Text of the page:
William Ogilvy

William Ogilvy appears to have been a lucky man: he enjoyed a glorious and profitable career at sea before marrying an heiress considerably younger than himself, settling down in a picturesque country estate and later unexpectedly inheriting a baronetcy which descended to his heirs.

Lived
c.1760 - 1823
Origin
Inverquharity
Father
John Ogilvy, 5th baronet of Inverquharity d.1802
Mother
Charlotte Tulliedeph
Estate
Lindertis in Angus
Profession
He joined the navy, becoming Lieutenant in 1780 and Captain in 1797, commanding the Thunderer. That June he reported Vice-Admiral Sir Hyde Parker on what happened when his new command cornered a French frigate:
Thunderer, at Sea, April 16. Sir, In consequence of your order to attend to the French frigate I chased into Mostique yesterday morning, I beg leave to inform you that, at a quarter past four yesterday evening, the Valant following in close order, I bore up to examine the entrance of Mostique Inlet, keeping so close in shore as to be four fathom water, when a-breast of the frigate, but the wind blew so hard, it was impossible to anchor, without a certainty of driving on the rocks. A little before five I opened my fire on the French frigate and battery, and shortly after, the Valiant did the same; but I was sorry to find the force of wind did not allow the ships to remain long in our stations, though I had reduced the ship to her top-sails, and braced the yards different ways for the purpose of stopping her way. Finding it too late to perform the same evolution that evening, I hauled off, and took such a station as I thought most likely to prevent her escape; and this morning I had the satisfaction to find that the well-directed fire of the two ships had induced her to quit her anchorage, by which means she fell into such a situation between the two ships as made her escape impossible. At seven o'clock this morning, finding herself in that situation, she was run on shore, and set fire to by the crew; and fourty seven minutes past eight she blew up. What remains of the wreck is close to the shore, about four miles to windward of Jean Rabel. I have every reason to think she was the Harmonie, of forty-four guns. It is with the greatest satisfaction I inform you, that this service has been performed without the loss of a man, though the ships suffered a little, in their masts, sails, rigging and hull. I am much indebted to Captain Crawley, of the Valiant, for the close order in whih he followed me, and the strict attention he paid to the orders I gave him before I bore up. From the small specimen I have had of the conduct of the officers and men belonging to his Majesty's ship Thunderer, under my command, I am convinced, that if an opportunity of real service offered they would do credit to the country they belong to. Will. Ogilvy. (3)
By 1798 he was captain of the 33-gun Magicienne which he would command for the rest of his career at sea. The newspapers regularly reported her prizes: the Two Brothers which arrived in Leith in February 1798; a French schooner and sloop in the West Indies the following October; the Falmouth-bound Lancaster recaptured with her cargo of cotton, wood, flour and rice from the French 36-gun privateer Le Brave, in July 1800. In November 1800 Magicienne was part of a team which blew up and sank a Corvette at the Nile, Ogilvy drawing fire from the batteries on land while his boats boarded and set fire to the grounded Corvette (4). Most gloriously, at the beginning of 1801, he captured the 'very beautiful' 400-ton Le Huron: as Ogilvy wrote to Admiral Earl St Vincent from Plymouth Sound on 31 January 1801,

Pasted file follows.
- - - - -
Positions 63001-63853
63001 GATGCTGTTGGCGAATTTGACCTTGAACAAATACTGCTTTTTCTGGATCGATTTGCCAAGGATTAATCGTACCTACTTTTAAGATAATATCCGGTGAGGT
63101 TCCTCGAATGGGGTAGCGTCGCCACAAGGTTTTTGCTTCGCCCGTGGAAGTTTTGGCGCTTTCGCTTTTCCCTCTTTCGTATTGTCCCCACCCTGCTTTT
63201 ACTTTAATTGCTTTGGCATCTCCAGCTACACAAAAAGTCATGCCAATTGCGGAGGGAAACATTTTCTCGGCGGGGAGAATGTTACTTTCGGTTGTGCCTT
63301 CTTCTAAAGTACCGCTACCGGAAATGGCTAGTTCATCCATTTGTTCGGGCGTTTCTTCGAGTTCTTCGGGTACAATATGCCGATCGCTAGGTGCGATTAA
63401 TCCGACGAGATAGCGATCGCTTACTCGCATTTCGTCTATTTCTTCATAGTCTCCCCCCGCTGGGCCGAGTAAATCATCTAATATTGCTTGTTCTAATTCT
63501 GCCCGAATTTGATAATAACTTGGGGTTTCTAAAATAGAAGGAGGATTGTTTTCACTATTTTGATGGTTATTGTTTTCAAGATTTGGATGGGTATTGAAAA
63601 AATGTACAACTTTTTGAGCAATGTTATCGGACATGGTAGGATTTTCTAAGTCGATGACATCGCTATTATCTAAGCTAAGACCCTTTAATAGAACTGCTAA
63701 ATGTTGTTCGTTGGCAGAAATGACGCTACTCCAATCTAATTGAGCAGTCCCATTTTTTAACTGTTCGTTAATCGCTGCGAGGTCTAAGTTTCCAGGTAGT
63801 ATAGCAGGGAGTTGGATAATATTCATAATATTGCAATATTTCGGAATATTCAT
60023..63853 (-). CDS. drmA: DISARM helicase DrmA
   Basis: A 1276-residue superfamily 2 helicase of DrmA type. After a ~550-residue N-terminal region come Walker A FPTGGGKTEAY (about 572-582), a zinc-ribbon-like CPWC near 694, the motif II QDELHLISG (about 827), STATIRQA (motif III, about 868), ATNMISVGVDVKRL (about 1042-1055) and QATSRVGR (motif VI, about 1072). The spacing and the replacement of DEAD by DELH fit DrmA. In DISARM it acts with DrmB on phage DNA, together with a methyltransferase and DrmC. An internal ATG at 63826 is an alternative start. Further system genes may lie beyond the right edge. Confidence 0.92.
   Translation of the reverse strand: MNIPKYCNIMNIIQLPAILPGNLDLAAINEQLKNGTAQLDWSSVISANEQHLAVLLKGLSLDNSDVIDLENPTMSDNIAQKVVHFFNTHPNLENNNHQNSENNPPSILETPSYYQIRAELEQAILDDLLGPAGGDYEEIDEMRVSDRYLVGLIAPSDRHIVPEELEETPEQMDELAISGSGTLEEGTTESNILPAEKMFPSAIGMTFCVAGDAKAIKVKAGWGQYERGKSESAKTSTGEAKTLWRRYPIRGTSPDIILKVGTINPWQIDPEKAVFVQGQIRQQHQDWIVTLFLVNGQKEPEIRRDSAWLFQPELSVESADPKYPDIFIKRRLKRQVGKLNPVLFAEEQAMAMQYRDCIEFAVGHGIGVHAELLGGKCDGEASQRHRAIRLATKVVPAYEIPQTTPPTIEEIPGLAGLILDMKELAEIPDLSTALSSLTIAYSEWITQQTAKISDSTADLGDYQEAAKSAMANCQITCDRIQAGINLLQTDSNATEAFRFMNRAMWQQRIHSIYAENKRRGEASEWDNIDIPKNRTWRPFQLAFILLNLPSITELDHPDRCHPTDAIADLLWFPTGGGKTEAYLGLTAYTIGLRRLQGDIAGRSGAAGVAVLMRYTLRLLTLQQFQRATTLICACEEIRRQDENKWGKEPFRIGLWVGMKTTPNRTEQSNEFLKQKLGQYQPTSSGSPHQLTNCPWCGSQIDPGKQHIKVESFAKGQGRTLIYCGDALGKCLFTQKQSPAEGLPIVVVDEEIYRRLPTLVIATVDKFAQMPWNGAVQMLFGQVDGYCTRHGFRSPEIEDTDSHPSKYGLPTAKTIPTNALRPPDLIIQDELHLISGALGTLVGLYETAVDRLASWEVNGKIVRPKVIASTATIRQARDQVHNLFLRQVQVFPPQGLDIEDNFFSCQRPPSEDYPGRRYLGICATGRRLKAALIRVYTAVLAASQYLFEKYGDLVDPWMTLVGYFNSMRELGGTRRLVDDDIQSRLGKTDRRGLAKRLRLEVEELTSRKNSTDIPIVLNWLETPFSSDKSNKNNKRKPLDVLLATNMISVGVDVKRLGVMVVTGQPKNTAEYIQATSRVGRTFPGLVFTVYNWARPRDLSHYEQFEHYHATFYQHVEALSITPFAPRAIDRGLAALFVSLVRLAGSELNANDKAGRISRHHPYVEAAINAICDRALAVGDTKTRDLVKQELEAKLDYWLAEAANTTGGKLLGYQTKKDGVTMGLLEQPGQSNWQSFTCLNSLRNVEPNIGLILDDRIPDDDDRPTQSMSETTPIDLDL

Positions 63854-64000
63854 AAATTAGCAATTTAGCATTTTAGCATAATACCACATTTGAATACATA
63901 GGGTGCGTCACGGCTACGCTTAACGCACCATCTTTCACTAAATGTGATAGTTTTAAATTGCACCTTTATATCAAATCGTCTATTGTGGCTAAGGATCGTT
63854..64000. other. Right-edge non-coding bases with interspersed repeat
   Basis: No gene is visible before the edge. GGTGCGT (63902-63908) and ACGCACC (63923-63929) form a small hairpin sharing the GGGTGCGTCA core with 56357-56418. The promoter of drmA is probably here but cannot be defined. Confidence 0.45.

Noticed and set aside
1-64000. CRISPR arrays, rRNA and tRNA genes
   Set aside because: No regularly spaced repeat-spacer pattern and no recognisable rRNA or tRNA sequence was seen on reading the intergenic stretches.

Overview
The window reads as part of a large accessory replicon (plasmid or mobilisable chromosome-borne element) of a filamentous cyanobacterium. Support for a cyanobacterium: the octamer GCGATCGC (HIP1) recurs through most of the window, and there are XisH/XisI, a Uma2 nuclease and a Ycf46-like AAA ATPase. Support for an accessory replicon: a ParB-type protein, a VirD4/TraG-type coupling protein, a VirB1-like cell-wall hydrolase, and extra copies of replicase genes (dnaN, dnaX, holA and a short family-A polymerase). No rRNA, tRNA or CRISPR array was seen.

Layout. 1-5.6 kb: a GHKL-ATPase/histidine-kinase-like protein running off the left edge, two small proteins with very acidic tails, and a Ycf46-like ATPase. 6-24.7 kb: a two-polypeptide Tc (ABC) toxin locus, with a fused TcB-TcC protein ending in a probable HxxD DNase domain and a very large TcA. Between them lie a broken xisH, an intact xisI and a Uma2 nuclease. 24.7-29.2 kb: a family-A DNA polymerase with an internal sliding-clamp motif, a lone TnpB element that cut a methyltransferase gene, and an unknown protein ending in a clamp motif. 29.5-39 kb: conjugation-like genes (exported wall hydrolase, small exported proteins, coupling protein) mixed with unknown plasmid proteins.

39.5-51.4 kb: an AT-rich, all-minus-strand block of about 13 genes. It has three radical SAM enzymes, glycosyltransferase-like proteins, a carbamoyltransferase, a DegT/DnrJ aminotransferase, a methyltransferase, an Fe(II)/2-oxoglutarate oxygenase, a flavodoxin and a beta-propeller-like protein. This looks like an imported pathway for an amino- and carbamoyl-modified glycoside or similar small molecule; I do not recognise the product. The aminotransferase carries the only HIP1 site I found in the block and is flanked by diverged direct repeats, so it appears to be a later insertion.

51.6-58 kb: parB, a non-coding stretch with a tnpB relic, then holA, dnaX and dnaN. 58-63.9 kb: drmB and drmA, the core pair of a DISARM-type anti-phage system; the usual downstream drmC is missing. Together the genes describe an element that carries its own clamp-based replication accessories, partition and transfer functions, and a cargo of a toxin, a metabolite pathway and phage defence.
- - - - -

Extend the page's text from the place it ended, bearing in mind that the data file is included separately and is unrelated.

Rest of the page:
My Lord, Captain Halliday's letter will inform your Lordship of my having, on the 20th instant, captured, in sight of the Doris, the French ship letter of marque Le Huron, and from the Isle of France, bound to Bordeaux, and of his directing me to see her into Plymouth; I now beg leave to acquaint your Lordship of my arrival with her; she is a remarkable fine ship, sails well, is piersed for twenty guns had eighteen mounted, but threw them all overboard except four during the chace; I think her a vessel well calculated for his Majesty's service; the cargo is of great value, and consists of ivory, cochineal, indigo, tea, sugar, pepper, cinnamon, ebony etc. I have the honour to be, etc. W. Ogilvy.' (4)
In July 1801 he was struggling to keep a convoy together in bad weather off Kingston, but was back in Portsmouth in September. Whether he went abroad again after that is not clear, but he was still with his ship on 10 May 1802 when he arrived into Portsmouth, two weeks before his wedding. He gave up the sea on his marriage (aged about 40) and settled down as a country gentleman: 'Captain William Ogilvy of the Royal Navy, residing at Lindertis' subscribed to the fund for Forfarshire Volunteers in 1804, and bought a game license in 1805. In 1819 he became Baronet of Inverquharity following the deaths of his two elder brothers.
Chapel connection
1803 (baptism)
Married on
24 May 1802
Spouse
Sarah Morley
Children
John (17 March 1803, 9th Baronet of Inverquharity, MP for Dundee 1857-74), Charlotte (died at 25 Walker Street in 1897), Walter, Alexander Charles

Sources

  1. Registers of Charlotte Chapel (NAS CH12/3)
  2. Edinburgh Post Office Directory 1818
  3. London Packet, 5 June 1797
  4. Caledonian Mercury 7 February 1801, 6 December 1800

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